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Don't understand what it means to be early on a gate

post #1 of 12
Thread Starter 
Hello Folks: 

I am first time racer.  I am 34 years old.  I have skied since I was 3 years old.  This year I joined a beer league to get some exercise.  The hill is tiny and most times on the course average between 16-20 seconds.  The skiing we do is GS, but because the hill is so small its probably a hybrid of GS and slalom.  

I am high competitive and I am not happy with my results.  I want be the best I can be at this and I feel like I am not reaching my potential.  I find that halfway down the course I am hitting the brakes to make the next gate.  I loose all my speed because of this.  The coaches keep saying you need to be early on the gate, but I have no idea what that means. 

I also feel like I have issues with picking a line.  I look the course and I have no idea where the best line is.  I feel these two things are really hindering my progress.   

Sorry for these noob questions, but I really want to improve.


post #2 of 12

I'm at pretty much exactly the same level as you, so don't consider me an authority on the matter.  But for what it's worth:

1) Here's a thread on this topic from another forum: http://www.nastar.com/community/index.php?showtopic=2615

2) Check out this video, and others by the same person: http://www.youtube.com/user/BrodieMAD#p/u/8/56N04BIEM-8

3) Download the game at http://www.ski-challenge.com/index.php?mod...ons&lang=en and play it a few times. Initially you race against your "trainer". The two of you can ski "through" each other, and you leave a trail on the snow so you can go back later and analyze the line you took. Later, you race against your previous self to get better, or against the saved race of another real person at about the same level.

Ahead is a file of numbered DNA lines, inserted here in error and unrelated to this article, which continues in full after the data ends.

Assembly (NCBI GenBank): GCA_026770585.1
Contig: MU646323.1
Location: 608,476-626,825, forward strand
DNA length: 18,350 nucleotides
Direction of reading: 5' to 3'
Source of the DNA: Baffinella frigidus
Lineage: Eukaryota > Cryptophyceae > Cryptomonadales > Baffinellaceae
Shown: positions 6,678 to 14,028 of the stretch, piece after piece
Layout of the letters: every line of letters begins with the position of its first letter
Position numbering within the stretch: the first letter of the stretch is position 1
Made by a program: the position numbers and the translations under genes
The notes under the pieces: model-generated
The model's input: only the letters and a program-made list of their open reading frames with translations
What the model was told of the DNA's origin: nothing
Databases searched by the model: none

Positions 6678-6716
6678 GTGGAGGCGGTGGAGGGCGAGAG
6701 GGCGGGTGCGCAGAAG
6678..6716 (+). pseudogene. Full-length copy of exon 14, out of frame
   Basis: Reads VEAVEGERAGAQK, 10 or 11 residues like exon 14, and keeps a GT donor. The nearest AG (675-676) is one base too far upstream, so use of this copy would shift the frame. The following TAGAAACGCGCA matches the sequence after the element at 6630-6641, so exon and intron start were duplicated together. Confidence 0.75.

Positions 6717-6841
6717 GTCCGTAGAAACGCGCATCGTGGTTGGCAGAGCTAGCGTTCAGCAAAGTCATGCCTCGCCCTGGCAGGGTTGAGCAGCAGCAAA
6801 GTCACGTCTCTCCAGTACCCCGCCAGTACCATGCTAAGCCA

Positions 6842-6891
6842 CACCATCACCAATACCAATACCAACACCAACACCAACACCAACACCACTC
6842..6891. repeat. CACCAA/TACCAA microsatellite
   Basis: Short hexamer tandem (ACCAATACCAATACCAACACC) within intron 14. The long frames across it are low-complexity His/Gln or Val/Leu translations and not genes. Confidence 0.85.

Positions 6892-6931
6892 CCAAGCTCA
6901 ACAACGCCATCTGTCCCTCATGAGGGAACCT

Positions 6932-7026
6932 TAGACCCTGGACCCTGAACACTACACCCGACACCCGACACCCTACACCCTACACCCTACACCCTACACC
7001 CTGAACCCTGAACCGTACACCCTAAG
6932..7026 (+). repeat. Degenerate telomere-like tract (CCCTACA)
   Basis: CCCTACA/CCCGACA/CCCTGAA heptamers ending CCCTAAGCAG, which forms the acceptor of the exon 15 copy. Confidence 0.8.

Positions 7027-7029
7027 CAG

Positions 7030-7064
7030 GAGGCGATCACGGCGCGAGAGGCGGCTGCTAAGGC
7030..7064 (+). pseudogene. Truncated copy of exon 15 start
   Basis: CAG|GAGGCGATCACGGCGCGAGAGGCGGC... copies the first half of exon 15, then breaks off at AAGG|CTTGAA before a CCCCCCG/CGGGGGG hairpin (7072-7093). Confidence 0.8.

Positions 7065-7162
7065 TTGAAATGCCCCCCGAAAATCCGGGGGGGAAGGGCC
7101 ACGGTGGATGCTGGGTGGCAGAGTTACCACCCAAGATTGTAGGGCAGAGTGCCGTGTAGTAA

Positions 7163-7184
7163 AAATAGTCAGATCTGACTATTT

None of these are substitutes for real time on the hill, but still eye-opening as far as what the effect of choosing a certain line is.

Good luck!
post #3 of 12
 BigK75, the following is an educated guess, based on what you've said.  You're going too straight at the gates.  In other words, once you're pointing at the next gate, you stop turning.  

To ski a higher, rounder line you have to keep turning.  Create in your mind an imaginary aiming point to the outside of the next gate you'll be turning around, and keep turning until you're pointing at that point.  The further outside the gate you mentally place it, the rounder/higher your turns will be.  Try to have your turn done, so you're pointing at your aiming point, half way between gates, then start transitioning into the new turn there, so that by the time you reach the gate half your turn is done and your skis are pointing straight down the falline.  

Begin with a aiming point well outside the gate (let's say 8 feet), then gradually move it in until you hit the threshold where you begin to jam and slow down again below the gate.  With this methodology you'll soon learn to intuitively know how straight you can run at a gate without getting in trouble and dumping speed.